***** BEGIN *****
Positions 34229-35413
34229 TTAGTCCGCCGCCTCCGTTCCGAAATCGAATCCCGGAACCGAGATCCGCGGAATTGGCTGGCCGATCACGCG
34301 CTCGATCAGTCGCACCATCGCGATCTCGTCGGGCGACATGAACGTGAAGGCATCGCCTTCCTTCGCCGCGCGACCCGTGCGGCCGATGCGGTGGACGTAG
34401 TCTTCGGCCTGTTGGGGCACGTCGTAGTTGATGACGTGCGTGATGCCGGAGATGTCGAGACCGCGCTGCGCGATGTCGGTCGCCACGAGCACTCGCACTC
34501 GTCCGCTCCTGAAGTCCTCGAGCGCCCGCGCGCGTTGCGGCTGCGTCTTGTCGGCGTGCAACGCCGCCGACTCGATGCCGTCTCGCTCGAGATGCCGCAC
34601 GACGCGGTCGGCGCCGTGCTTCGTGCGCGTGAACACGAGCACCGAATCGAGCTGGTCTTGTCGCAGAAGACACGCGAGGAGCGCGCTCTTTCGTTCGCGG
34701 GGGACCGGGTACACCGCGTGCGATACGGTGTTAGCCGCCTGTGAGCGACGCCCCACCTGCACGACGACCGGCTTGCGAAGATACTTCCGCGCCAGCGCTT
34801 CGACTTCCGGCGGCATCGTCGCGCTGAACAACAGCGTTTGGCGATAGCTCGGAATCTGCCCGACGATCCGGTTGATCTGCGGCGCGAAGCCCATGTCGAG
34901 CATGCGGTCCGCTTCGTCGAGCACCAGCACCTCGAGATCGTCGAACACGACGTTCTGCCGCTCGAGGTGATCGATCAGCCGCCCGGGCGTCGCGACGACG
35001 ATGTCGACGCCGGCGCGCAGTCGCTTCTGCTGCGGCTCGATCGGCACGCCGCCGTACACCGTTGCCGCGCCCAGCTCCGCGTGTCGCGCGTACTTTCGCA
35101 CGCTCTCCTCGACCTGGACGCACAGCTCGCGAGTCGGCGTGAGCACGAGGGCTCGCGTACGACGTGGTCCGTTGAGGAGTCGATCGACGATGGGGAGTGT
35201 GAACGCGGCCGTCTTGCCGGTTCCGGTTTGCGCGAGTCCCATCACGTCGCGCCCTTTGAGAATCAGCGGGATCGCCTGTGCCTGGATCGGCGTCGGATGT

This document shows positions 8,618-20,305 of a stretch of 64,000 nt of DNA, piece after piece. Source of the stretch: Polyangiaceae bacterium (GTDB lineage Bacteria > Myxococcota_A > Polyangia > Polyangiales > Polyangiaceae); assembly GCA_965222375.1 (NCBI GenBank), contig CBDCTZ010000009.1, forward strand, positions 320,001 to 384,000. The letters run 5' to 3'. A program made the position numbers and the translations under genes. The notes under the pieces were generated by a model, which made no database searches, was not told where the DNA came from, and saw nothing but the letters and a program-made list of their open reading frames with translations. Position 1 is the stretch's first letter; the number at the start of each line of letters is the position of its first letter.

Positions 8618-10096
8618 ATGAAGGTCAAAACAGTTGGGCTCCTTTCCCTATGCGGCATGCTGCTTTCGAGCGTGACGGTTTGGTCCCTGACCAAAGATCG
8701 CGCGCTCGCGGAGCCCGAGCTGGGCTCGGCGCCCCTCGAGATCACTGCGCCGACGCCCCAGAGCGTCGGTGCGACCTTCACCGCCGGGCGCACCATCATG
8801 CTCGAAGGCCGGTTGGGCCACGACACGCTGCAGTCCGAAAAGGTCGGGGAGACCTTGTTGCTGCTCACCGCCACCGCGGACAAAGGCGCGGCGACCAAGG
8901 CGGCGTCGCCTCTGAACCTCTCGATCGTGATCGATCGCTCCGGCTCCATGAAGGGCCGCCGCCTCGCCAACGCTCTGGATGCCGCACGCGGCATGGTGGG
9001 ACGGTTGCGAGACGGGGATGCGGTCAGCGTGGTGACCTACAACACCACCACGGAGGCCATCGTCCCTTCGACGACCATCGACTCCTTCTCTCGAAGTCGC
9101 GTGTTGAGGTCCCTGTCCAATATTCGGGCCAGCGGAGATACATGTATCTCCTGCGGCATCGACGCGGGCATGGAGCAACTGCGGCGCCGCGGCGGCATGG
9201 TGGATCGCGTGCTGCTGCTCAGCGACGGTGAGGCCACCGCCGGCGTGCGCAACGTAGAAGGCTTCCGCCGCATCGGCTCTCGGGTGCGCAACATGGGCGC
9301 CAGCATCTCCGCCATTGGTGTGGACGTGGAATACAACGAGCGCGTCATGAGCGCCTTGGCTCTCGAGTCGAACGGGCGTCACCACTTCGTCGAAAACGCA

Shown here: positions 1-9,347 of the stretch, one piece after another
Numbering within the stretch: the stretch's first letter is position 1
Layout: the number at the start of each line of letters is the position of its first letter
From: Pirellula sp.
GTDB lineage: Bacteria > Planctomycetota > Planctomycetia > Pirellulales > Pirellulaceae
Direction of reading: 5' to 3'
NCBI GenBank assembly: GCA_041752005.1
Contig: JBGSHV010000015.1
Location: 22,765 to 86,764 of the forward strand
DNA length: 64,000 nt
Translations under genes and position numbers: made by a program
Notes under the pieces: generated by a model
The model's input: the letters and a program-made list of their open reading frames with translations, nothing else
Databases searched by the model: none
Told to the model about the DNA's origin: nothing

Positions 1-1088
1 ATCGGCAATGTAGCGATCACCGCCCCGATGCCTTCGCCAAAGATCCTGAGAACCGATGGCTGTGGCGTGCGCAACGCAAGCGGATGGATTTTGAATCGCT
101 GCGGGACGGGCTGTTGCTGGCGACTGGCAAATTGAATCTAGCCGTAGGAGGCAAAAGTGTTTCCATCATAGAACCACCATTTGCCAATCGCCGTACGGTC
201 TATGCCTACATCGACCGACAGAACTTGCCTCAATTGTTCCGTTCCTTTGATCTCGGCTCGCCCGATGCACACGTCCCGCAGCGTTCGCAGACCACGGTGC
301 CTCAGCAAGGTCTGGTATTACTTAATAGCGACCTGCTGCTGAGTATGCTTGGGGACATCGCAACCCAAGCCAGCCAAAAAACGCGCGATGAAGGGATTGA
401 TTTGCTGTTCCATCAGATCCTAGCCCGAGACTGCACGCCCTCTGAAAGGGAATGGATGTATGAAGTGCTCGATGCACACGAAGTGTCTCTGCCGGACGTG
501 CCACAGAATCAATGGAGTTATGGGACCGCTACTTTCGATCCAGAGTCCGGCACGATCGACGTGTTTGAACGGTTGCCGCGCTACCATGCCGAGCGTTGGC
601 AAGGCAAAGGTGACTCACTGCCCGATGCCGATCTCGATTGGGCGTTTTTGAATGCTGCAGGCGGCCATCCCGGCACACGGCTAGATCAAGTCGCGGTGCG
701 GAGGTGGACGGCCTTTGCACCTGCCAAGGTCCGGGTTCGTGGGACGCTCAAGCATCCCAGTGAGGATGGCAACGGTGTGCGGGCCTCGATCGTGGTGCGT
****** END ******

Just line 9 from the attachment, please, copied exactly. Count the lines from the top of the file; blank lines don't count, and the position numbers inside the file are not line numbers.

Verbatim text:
34901 CATGCGGTCCGCTTCGTCGAGCACCAGCACCTCGAGATCGTCGAACACGACGTTCTGCCGCTCGAGGTGATCGATCAGCCGCCCGGGCGTCGCGACGACG